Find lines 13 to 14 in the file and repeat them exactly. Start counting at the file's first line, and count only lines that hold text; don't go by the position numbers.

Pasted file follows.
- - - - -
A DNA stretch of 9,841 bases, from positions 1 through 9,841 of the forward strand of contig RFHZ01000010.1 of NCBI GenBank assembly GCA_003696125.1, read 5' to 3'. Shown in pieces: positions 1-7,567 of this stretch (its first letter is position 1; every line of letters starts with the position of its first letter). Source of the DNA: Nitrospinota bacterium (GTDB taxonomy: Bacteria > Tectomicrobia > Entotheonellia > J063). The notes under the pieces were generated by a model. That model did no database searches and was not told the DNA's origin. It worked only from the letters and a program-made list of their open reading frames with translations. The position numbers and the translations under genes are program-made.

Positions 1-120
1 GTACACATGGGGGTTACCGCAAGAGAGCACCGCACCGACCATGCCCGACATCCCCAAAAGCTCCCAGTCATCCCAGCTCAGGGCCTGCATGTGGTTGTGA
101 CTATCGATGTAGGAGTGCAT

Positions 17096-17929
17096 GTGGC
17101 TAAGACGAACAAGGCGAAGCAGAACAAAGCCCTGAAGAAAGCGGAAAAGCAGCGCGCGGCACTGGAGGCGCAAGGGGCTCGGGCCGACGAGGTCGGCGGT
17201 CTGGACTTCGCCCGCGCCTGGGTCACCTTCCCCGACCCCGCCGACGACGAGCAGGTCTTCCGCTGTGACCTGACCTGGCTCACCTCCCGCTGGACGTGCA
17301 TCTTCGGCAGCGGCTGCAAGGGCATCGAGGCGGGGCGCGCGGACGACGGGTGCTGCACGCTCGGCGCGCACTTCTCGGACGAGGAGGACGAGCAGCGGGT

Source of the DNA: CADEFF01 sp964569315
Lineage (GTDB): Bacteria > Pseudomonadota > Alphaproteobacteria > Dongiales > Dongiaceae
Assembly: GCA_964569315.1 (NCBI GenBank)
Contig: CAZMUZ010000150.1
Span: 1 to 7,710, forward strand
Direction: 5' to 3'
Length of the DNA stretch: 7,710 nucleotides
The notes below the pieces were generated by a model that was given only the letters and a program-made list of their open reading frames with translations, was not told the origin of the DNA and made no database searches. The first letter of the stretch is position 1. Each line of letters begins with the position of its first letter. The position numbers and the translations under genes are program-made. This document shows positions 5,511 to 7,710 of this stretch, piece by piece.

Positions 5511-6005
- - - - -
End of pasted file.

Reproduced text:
Contig: CAZMUZ010000150.1
Span: 1 to 7,710, forward strand